Madame Butterfly takes flight one last time on April 3, wowing audiences with amazing voices and interesting staging. In case you’ve missed the Madame Butterfly love these past few weeks, we’ve collected a bunch of articles and a video for you to check out and see why Madame Butterfly is a Puccini masterpiece.
Get To Know Madame Butterfly
“The Humming Chorus” is a rare moment of peace in the tragic love story that is Puccini’s Madame Butterfly. In the scene, Butterfly does not sing or move for three minutes. She holds a silent vigil, waiting for Pinkerton (her American husband) to return, while an off-stage chorus sings wordlessly. “The Humming Chorus” carries an enormous amount of emotional weight, highlighted in LA Opera’s current production by director Lee Blakeley’s novel take on which character the scene belongs to.
In the fall of 1900, Giacomo Puccini sat in a London theater, mesmerized by a play entitled Madame Butterfly: A Tragedy of Japan. In the play, “Butterfly,” a Japanese geisha abandoned by her American naval officer husband, Pinkerton, awaits his return. Puccini immediately grasped the operatic potential in the play’s doomed love story and clash of cultures. Yet one scene in particular—created by the play’s writer, producer and director, David Belasco—inspired him most of all.
Perhaps one of the most vulnerable characters in opera history is Japanese geisha Cio-Cio-San in Puccini’s Madame Butterfly. In the opera, Cio-Cio-San marries American naval officer Pinkerton. She loves him, but abandons her and returns to the United States. “Un bel di vedremo” or “One Fine Day” is an aria she sings about waiting for Pinkerton’s return. She longs for the day when she will see the sails of his ship on the horizon and describes how she will wait for him to come to her rather than run down to greet him on shore. Three years later, Pinkerton returns – his new American wife in tow – and demands that Cio-Cio-San give up their son. (Tragic and heart wrenching – but that’s what opera is all about.)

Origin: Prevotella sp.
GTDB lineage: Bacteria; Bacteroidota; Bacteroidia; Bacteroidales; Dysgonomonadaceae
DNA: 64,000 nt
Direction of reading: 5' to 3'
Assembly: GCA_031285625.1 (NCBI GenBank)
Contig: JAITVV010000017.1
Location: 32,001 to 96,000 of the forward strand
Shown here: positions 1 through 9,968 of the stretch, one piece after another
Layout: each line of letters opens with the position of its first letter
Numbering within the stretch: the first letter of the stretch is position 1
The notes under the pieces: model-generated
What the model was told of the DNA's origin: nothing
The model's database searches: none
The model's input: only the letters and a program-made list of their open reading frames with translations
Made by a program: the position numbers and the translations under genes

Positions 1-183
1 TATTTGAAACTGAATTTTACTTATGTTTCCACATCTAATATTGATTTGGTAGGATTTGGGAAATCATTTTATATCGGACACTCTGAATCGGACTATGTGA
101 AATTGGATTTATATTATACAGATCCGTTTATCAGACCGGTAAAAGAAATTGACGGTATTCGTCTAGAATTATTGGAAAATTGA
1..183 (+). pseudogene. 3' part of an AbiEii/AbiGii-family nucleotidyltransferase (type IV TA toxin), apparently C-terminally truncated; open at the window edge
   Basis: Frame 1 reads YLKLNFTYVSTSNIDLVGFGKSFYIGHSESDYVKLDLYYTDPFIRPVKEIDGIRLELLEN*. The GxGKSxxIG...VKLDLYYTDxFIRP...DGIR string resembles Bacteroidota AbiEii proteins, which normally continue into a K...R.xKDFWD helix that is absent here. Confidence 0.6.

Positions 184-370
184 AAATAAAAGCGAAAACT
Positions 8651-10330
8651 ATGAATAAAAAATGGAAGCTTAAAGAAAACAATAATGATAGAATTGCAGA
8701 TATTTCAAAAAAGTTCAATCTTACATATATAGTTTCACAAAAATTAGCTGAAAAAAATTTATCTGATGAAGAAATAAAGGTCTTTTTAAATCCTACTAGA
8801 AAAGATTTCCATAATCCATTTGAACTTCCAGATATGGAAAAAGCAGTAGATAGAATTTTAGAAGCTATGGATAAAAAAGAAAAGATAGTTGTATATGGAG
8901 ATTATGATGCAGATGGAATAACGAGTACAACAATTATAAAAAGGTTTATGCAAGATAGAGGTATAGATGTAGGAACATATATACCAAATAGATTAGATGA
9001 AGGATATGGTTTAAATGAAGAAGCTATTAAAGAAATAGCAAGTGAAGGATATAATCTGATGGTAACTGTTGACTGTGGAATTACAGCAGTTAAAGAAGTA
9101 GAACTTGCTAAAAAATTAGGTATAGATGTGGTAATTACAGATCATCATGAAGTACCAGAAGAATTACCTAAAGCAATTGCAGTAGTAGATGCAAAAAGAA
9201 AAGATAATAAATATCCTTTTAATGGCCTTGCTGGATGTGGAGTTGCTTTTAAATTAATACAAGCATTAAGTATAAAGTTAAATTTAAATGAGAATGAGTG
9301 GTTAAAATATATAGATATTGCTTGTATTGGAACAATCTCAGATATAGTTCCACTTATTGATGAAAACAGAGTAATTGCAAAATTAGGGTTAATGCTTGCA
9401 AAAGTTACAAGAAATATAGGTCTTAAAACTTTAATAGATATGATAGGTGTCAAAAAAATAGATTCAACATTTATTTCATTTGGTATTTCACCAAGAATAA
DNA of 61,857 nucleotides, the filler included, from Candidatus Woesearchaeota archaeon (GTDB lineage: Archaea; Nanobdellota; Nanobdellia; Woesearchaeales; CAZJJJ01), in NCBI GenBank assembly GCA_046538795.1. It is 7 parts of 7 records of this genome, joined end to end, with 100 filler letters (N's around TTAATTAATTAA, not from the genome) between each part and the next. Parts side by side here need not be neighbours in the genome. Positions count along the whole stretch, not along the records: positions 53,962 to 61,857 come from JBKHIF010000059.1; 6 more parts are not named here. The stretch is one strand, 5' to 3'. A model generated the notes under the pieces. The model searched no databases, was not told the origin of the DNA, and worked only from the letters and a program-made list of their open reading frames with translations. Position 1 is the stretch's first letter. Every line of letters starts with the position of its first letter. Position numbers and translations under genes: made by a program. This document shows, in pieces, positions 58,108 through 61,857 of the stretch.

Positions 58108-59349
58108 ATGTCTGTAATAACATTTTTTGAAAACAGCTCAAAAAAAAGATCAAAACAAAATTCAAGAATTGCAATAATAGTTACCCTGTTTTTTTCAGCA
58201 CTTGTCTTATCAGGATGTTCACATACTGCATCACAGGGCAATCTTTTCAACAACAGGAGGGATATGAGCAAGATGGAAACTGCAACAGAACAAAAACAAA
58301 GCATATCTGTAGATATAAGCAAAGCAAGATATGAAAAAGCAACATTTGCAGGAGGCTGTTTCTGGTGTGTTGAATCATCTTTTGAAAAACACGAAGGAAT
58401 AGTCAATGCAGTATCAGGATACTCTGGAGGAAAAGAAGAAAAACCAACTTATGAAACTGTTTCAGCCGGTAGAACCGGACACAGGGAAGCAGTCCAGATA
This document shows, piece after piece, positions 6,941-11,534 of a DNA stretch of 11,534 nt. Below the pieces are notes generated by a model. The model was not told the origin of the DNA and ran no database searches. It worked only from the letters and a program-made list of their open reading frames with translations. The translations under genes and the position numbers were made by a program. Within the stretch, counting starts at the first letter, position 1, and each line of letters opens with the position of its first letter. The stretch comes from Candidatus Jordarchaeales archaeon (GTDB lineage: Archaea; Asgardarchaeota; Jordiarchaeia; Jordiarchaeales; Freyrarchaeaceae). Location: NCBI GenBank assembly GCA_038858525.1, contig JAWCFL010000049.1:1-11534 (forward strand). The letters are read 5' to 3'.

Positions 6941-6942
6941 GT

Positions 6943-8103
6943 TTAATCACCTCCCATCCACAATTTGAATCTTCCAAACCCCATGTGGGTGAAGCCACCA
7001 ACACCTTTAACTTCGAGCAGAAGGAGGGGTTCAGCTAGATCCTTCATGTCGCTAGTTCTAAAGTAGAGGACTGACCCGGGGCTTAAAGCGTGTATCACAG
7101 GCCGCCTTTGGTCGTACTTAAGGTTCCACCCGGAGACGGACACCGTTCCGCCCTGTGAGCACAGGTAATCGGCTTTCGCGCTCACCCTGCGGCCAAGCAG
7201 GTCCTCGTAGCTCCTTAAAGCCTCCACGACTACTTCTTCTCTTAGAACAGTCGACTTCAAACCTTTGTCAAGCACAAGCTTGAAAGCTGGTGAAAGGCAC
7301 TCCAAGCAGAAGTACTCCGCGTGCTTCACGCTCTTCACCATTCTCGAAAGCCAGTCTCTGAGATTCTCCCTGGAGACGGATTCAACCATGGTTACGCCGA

Set designer Jean-Marc Puissant says creating a look for Madame Butterfly was a complicated thing. He didn’t want to go too kitschy or too modern, so archival photographs of Japan provided the guidance he needed. Here, Puissant, LA Opera Production and Technical Manager Michelle Magaldi, and LA Opera Technical Director Jeff Kleeman talk about creating a signature look for LA Opera’s Madame Butterfly.
Madame Butterfly Trailer
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